My inbox is apparently on quarantine right now, as well, so let’s talk about Naked Athena for a second. That is the name given to a person who showed up nude at the increasingly violent demonstrations in Portland on June 18, an act that garnered praise nationwide. They struck yoga poses in nothing but a facemask and a beanie, and to the surprise of everyone except people of color, police didn’t beat them or shoot them dead in the street like Athens’ own Edward Wright. My social media feeds are currently overflowing with worship of this person’s actions, describing them as an apparition and a goddess, and these actions as supernatural, magical, mystical and more.
I fail to see the mysticism or magic of presenting a feminine white body to law enforcement. I will concede that white women are considered precious and fragile to the point that they are treated as a group to be protected and exalted by the status quo, and I’m sure that a cop would hesitate to crack a blond skull before my nappy one. This is the logic behind allyship at demonstrations: Put the white people up front, and cops will often hesitate to inflict the same violence that they do on bodies of color. For that, I am thankful to this naked person, and I recognize the danger they faced with their action. But I can’t put their behavior above that of every other white person being a human shield at a demonstration.
You’ve probably noticed that I’m using gender-neutral pronouns, and it’s because I have learned from mutual acquaintances in PDX that this person is a nonbinary white-passing person of color. I think we can respect their identity while also turning a critical eye on the way most people decided to interpret those photos: A thin, long-limbed woman did ballet poses and upavistha konasana while butt-naked, and this act was so bold and powerful that federal “secret police” were so awestruck by the energy flowing from her yoni space that they put down their guns and joined a leftist militia.
This centers the white experience. Their actions caused the news to shift from scary reports of people being disappeared by federal law enforcement to the power and beauty of Naked Athena, the cops’ blue lights flickering off of her powdery skin as she emerges like a phoenix from a cloud of tear gas. These warrantless arrests have taken a backseat to a fantasy that also perpetuates the sexist narrative of white female fragility and victimhood, that we should exalt this person for putting the most precious of naked bodies at risk. A line of white allies with their arms linked together would have accomplished the same, if not more.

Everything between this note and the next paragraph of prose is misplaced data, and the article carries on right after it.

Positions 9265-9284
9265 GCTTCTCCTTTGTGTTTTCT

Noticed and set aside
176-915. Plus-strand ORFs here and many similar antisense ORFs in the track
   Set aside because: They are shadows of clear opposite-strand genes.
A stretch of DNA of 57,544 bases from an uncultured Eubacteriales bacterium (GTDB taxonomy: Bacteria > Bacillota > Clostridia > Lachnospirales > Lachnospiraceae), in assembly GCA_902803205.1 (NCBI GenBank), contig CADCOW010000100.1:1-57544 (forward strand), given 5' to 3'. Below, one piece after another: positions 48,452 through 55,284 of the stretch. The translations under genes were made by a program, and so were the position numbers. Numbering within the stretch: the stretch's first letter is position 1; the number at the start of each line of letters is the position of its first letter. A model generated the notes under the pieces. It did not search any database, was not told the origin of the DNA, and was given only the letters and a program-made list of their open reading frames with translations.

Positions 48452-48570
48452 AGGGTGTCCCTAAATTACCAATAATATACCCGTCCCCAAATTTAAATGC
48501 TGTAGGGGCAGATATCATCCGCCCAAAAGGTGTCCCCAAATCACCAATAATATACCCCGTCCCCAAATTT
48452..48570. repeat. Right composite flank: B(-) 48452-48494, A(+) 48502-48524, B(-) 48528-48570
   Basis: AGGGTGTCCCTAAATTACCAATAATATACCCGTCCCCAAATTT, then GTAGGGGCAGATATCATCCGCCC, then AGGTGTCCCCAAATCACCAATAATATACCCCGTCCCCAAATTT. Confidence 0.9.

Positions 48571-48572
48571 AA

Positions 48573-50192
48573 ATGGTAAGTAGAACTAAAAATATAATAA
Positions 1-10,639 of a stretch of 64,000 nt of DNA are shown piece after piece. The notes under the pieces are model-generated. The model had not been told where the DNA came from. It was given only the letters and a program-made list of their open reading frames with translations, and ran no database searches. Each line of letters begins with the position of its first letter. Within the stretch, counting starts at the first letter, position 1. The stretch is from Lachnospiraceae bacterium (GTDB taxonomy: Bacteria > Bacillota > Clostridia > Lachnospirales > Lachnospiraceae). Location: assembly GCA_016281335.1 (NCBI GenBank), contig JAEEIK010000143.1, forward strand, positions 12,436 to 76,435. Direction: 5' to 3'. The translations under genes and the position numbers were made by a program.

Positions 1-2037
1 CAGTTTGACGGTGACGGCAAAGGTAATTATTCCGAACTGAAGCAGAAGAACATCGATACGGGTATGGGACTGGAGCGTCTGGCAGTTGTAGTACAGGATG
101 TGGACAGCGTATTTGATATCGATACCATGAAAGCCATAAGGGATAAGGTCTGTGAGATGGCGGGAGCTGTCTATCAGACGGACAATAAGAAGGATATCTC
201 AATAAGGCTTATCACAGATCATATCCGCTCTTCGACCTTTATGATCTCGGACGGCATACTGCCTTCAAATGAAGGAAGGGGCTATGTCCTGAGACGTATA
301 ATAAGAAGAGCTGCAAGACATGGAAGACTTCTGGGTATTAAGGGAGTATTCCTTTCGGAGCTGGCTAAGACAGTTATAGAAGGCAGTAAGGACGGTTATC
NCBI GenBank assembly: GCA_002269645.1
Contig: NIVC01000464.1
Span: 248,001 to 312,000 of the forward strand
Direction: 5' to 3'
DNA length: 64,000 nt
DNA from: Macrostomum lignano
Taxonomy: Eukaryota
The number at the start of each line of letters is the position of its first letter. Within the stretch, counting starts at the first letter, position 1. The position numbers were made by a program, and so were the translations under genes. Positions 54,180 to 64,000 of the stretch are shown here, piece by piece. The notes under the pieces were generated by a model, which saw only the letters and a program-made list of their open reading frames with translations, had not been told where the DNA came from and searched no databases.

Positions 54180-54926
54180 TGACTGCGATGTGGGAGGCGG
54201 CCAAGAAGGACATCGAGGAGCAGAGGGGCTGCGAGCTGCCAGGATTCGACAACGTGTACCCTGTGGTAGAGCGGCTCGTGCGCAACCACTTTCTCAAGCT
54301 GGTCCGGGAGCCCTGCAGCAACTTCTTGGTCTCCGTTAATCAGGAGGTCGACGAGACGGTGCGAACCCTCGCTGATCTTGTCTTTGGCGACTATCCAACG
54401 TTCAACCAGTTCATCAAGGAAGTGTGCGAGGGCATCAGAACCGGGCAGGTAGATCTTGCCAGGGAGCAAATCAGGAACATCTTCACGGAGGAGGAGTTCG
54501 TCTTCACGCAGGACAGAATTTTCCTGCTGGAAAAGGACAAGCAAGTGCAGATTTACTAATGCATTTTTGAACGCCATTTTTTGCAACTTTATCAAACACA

There’s also the whole “nudity without consent” thing—that’s not appropriate no matter what the situation. If you want people to see you naked, you need their consent. We could talk about nudity as protest, sure, but women of color (and women in India, specifically) have used nude protest in the past and end up being described as crazy instead of goddesses. It reminds me of the stereotype of the “hairy bra-burning feminist” of the civils rights era versus the beauty of Pussy Riot, who enamored the media with their soft smiles and youthful breasts. Does anyone even remember what they were protesting?
We all love a powerful image, but powerful images do not create change, and they threaten to drown out the actual point of these demonstrations. Right now, American citizens are practicing their right of free speech, and they are being arrested by unidentified law enforcement officers who do not have jurisdiction.
I mean, where are the militias? These are the “jack-booted storm troopers” that the right wing has been paranoid about since the days of The Turner Diaries, and the Pacific Northwest is a hotbed of sovereign citizens and tax protesters. It’s remarkable that moms, dads with leaf blowers and a naked leftist are willing to stand up to the “deep state” where self-identified “patriots” will not.
Either way, I do appreciate the thought behind Athena’s protest, but I don’t think that this particular bold act should take precedence over the fight on the ground.
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